Question: What specifically is happening during adolescence that makes the brain vulnerable to psychosis and other mood disorders?

Dr. DelBello: From puberty up to age 25, there is rapid development in the prefrontal cortex, the large and newest part of human brain that lies just behind the forehead and is responsible for cognitive analysis, abstract thought and regulation of emotion. The prefrontal cortex is establishing connections with other areas of the brain and then fine-tuning and developing them into the important connections. This process continues throughout late adolescence and early adulthood. An abnormal environment, or stressor, or the wrong genetics, or a combination of those factors can contribute to abnormal brain development and eventually the onset of these disorders.

Question: Should we be paying more careful attention to young people during this critical phase of their lives?

Dr. DelBello: This is a time for people to be watching. This includes family, friends, co-workers, roommates. Signs to look for are a change in behavior, sleep patterns, appetite or interests; an inability to perform as well as the person previously did; signs of functional impairment or impaired logic or thinking; evidence that a person is starting to use drugs or alcohol; signs that the person is withdrawing or isolating himself from friends. Those are all warning signs that an individual is not functioning as well as he or she used to.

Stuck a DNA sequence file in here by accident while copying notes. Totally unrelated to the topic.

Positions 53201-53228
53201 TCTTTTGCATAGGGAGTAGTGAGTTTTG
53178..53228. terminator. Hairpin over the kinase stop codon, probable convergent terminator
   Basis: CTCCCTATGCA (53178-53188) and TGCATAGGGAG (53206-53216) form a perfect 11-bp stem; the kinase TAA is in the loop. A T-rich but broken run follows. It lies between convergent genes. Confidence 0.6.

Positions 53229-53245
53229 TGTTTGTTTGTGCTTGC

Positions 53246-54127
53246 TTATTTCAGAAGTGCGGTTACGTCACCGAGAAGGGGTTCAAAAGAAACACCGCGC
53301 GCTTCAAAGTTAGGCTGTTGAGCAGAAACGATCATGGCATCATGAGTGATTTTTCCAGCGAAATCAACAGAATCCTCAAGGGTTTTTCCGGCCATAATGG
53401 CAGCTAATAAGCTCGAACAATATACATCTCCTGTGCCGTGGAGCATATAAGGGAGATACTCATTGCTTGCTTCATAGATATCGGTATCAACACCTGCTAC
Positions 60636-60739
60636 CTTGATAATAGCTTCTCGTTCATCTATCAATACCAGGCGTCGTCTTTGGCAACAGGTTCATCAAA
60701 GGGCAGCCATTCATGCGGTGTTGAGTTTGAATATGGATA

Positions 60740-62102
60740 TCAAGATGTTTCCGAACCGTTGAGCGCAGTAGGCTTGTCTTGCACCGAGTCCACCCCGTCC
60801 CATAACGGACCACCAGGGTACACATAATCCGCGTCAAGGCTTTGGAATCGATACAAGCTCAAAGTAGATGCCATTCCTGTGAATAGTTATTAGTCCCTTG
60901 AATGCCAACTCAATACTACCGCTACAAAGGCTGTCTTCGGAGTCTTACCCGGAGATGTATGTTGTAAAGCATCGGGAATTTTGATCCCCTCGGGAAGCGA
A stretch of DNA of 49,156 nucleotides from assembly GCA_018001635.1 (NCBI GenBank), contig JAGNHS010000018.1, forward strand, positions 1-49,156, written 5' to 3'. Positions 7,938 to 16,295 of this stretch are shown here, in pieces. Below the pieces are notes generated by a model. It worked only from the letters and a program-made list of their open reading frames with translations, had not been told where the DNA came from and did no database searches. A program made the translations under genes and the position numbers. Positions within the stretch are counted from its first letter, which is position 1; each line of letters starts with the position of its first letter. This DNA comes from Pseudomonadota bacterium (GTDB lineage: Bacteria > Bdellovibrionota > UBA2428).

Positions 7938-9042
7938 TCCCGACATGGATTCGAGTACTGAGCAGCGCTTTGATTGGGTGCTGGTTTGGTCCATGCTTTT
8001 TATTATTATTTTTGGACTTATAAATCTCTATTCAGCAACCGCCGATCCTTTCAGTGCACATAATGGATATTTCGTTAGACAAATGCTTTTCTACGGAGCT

Question: How well can the system intervene if someone is deteriorating?

Dr. DelBello: Many times people will hide the information from their families, particularly if they’re not living with their family and are away at school, where people don’t know them that well. We obviously don’t know the specifics about what happened in Aurora, Colorado, but obviously there is some speculation that there was a new interest in weapons and guns. And I don’t know whether that pre-existed. New interests or different interests should raise red flags. But sometimes people hide the symptoms well.